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Phase 2 5. People and Illness > ADHD > Flashcards

Flashcards in ADHD Deck (31):

What are hyperkinetic disorders?

A disturbance of activity and attention, including hyperkinetic conduct disorders, other hyperkinetic disorders and hyperkinetic disorder, unspecified


What is the prevalence of hyperkinetic disorders?

1-5% in child to adolescent population of the UK


Is there a gender difference in hyperkinetic disorders?

Yes. A male dominance. Although girls are poorly diagnosed.

Male:female = 3-4:1


What is ADHD?

Attention deficit hyperactivity disorder, a form of hyperkinetic disorder


What are the core features of ADHD?

- Inattention
- Excessive activity
- Impulsivity


What are the clinical features of ADHD?

- inattention, excessive activity and impulsivity apparent before the child is 7
- Excessive for the child's age and development
- pervasive (evident in more than 1 environment - typically 3)
- symptoms may worsen in the afternoon


What affects does ADHD have on the child/young person

- Impair social, emotional and cognitive functioning
- symptoms are responsibile for considerable morbidity and dysfunction
- Affected children are often exposed to years of negative feedback about their behaviour and suffer educational and social disadvantage


What is the heritability of ADHD?

- Genetic link
Having a sibling, parent or twin with ADHD increases your chances

- Genetic-environment interaction
Genes can either increase or reduce the impact of an environment or an environment can activate a genetic effect

Genetic factors contribute to the development of behavioural symptoms on a background of high environmental adversity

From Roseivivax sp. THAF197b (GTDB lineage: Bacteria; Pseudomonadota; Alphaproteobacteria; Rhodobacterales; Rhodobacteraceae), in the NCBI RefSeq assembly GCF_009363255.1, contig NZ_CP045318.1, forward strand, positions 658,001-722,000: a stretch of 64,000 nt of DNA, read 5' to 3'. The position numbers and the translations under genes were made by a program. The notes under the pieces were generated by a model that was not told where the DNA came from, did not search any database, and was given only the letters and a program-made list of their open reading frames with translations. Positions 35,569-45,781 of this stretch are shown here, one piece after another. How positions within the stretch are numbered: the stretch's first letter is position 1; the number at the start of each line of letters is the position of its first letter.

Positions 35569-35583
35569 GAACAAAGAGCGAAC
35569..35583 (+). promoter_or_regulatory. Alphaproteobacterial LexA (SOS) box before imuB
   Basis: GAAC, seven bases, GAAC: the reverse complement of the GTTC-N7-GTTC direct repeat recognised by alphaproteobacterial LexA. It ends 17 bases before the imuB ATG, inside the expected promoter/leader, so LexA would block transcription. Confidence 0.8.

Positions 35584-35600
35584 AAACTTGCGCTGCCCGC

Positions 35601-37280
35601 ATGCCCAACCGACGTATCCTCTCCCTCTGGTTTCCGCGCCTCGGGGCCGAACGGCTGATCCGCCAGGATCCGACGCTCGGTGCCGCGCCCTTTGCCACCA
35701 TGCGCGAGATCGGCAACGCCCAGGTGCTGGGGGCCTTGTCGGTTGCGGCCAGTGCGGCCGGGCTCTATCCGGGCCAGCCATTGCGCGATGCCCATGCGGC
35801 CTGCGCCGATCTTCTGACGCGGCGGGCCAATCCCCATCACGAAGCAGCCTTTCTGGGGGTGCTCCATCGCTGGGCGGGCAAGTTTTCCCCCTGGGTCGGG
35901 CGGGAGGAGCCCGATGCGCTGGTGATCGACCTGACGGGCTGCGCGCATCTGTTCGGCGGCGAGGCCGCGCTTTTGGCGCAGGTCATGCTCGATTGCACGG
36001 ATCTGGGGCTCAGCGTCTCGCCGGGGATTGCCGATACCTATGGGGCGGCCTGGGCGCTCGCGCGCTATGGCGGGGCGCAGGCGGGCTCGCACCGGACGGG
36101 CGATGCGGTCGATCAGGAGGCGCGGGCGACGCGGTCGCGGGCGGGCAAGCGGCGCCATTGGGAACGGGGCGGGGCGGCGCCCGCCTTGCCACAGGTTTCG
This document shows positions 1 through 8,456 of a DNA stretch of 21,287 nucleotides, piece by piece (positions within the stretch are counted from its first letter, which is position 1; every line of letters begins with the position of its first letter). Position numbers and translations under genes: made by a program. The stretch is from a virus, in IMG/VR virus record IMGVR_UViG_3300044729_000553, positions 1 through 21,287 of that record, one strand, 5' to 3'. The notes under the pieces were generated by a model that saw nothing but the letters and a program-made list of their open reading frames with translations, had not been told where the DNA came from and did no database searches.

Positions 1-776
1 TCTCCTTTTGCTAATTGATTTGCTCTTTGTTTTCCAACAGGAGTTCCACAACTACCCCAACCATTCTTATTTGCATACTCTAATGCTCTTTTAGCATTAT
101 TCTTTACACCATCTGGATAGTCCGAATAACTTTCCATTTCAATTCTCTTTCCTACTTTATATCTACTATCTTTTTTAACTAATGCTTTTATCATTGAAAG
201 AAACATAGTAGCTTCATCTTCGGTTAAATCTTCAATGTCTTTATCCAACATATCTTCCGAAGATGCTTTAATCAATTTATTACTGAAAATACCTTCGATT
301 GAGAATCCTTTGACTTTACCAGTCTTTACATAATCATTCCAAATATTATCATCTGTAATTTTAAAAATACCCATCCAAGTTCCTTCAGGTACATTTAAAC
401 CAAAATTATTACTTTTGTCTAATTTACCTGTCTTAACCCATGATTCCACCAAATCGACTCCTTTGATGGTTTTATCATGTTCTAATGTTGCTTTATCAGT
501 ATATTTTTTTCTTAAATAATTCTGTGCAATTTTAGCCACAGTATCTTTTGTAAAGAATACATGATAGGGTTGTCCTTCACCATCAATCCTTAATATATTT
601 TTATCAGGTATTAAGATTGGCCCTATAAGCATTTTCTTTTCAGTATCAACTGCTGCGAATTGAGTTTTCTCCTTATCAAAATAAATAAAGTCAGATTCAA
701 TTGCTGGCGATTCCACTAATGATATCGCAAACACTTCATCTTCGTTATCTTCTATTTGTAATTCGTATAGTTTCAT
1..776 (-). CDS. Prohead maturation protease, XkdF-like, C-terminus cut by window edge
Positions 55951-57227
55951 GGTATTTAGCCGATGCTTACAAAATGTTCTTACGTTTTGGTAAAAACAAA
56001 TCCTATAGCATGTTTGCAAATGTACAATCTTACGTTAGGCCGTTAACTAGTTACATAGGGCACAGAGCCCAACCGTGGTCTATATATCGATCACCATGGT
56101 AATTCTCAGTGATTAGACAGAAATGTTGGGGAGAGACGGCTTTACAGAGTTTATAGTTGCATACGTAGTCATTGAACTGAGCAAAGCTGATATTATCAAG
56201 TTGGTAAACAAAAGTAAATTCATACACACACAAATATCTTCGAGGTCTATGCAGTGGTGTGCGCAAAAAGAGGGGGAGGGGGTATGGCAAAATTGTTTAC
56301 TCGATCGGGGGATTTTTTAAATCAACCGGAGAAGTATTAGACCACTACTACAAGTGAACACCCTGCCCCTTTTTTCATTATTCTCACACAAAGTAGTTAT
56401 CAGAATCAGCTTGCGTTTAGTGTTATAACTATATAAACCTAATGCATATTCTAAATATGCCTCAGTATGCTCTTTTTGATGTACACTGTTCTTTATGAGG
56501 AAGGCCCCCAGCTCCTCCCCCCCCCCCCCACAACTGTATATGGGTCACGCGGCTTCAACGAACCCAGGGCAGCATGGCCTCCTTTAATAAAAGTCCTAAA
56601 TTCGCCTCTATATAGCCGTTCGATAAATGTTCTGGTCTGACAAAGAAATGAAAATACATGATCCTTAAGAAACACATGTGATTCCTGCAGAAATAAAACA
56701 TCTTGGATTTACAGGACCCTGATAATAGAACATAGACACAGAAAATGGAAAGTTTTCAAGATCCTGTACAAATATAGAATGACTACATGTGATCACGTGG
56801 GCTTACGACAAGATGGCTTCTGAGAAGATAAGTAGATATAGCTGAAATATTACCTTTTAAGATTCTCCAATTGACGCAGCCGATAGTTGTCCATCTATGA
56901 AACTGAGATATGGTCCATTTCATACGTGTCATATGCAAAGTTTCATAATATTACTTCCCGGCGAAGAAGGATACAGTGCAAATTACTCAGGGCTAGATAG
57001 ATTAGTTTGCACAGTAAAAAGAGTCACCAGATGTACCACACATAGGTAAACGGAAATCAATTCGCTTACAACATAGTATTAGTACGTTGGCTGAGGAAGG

What are the organic factors of ADHD?

- smaller brain volume of the frontal and parietal cortex
- smaller basal ganglia
- right dorso-lateral prefrontal lobe reduced
- smaller cerebellar vermis
- Attentional systems involve


What genes are associated with ADHD?

- DRD4
- DRD5


What is the DRD4 gene?

Dopamine receptor 4, a dopamine G protein-coupled receptor


What is the SLC6A3/DAT1 gene?

The dopamine transporter. A membrane-spanning protein that pumps the neurotransmitter dopamine out of the synaptic cleft back into cytosol.


What is the DRD5 gene? Dopamine receptor 5,

Dopamine receptor 5, a dopamine G protein-coupled receptor


What is the SLC6A4/5HTT gene?

The serotonin transporter, a type of monoamine transporter protein that transports serotonin from the synaptic cleft to the presynaptic neuron


What is the HTR1B gene?

a 5-HT receptor, Which may inhibit the release of dopamine or serotonin depending on the location of the receptor in the brain.


What is the consequence of a child with ADHD having a smaller frontal cortex?

The prefrontal cortex is related to executive function, consolidation of memory, short term memory and reacting and responding in the moment, impulse control and regulation are all affected by dopamine


What is the difference in sizes between a child with ADHD and a child without ADHD?

A child without ADHD has on average a 3% smaller brain